Net Neutrality Group Blasts FCC Over 'Misleading' Mobile Report

Net neutrality advocates are blasting the Federal Communications Commission over "misleading information" about mobile carriers' network investment in the forthcoming annual report on mobile competition.

A draft of the FCC's 121-page report says that network investment by the wireless carriers dropped by 9% in the year following 2015, which is when the agency adopted net neutrality rules.

But advocacy group Free Press says the FCC's draft leaves out key historical context.

"The easily verifiable truth is that wireless industry investments peaked in 2013, as carriers completed the bulk of 4G LTE deployments," Free Press writes in a letter to FCC Chairman Ajit Pai. "What’s more, this is by no means the only years-long downturn for the wireless sector: such periods of slower spending are natural."

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The FCC's net neutrality rules reclassified broadband as a utility service and imposed some common carrier rules on providers, including prohibitions on blocking and throttling content, and creating paid fast lanes.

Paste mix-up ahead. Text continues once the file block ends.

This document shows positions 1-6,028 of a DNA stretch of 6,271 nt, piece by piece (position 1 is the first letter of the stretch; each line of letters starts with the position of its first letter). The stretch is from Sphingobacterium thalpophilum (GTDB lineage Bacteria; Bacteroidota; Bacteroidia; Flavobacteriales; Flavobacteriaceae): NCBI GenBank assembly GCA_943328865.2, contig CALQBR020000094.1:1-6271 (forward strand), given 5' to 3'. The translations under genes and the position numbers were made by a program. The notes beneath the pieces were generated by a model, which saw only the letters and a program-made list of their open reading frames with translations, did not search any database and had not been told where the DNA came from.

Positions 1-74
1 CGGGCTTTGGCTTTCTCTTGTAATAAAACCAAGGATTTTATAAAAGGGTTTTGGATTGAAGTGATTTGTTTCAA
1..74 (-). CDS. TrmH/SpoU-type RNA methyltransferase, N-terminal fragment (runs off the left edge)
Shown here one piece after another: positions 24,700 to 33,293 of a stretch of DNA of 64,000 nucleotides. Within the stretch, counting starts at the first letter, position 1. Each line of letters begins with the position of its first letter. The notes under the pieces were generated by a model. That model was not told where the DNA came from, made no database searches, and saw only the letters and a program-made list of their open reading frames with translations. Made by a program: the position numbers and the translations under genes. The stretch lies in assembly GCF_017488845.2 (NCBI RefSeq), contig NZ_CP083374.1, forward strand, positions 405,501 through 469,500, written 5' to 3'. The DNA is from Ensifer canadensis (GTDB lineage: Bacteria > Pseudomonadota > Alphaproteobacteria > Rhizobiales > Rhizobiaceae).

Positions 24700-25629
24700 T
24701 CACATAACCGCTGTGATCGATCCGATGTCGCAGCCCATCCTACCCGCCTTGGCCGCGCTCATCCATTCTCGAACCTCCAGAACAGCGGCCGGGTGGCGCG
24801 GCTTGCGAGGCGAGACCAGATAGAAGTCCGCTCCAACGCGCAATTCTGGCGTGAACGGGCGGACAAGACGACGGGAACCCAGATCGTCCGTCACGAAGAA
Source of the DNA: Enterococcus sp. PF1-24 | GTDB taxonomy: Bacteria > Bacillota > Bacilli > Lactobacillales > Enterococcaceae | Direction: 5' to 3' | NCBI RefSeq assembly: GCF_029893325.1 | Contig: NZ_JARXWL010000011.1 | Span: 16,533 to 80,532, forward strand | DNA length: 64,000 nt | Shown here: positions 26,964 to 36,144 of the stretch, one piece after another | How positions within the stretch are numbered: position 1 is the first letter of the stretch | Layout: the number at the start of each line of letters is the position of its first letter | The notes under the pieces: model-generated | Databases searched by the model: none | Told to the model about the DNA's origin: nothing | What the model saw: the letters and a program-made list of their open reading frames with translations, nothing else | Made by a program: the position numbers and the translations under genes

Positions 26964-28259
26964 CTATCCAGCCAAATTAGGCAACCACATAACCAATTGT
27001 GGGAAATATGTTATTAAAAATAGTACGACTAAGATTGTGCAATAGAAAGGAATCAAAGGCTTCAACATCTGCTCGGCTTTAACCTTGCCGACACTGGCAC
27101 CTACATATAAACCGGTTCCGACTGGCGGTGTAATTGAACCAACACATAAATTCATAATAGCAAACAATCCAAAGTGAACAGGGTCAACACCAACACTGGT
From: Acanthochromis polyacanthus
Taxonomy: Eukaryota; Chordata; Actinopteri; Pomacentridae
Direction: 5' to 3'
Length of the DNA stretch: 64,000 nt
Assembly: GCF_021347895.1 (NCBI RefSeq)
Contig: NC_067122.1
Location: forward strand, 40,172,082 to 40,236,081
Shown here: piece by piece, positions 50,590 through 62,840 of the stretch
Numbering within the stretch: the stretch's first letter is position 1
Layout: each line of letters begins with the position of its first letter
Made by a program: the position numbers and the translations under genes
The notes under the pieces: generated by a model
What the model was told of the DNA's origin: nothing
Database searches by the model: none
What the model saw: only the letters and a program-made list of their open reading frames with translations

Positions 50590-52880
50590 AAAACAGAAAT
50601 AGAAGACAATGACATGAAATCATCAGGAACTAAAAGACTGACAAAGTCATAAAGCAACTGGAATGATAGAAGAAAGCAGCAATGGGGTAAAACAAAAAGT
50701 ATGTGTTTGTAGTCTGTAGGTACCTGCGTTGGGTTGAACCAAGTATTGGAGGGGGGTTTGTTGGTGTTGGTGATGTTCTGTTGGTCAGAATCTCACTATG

Pai, who is urging the agency to reverse the decision to treat broadband service as a utility, has argued that the 2015 rules resulted in a decrease in investment. He recently cited the recent 9% drop in investment in a speech delivered at Mobile World Congress Americas, where he argued that the decrease in capital expenditures was the "most concerning emerging issue" the FCC was seeing.

"I think you know where I’m going next," he added. "The FCC is currently examining whether we should change our Internet regulations in order to encourage greater deployment and investment and bring digital opportunity to more Americans."

Free Press countered in its letter that there was also a drop in investment between 2013 and 2014 -- before the net neutrality rules were passed. The group also noted that the carrier AT&T told the FCC in 2010 that capital expenditures are "lumpy," because providers may make investments one year, but then focus on acquiring new customers the following year.

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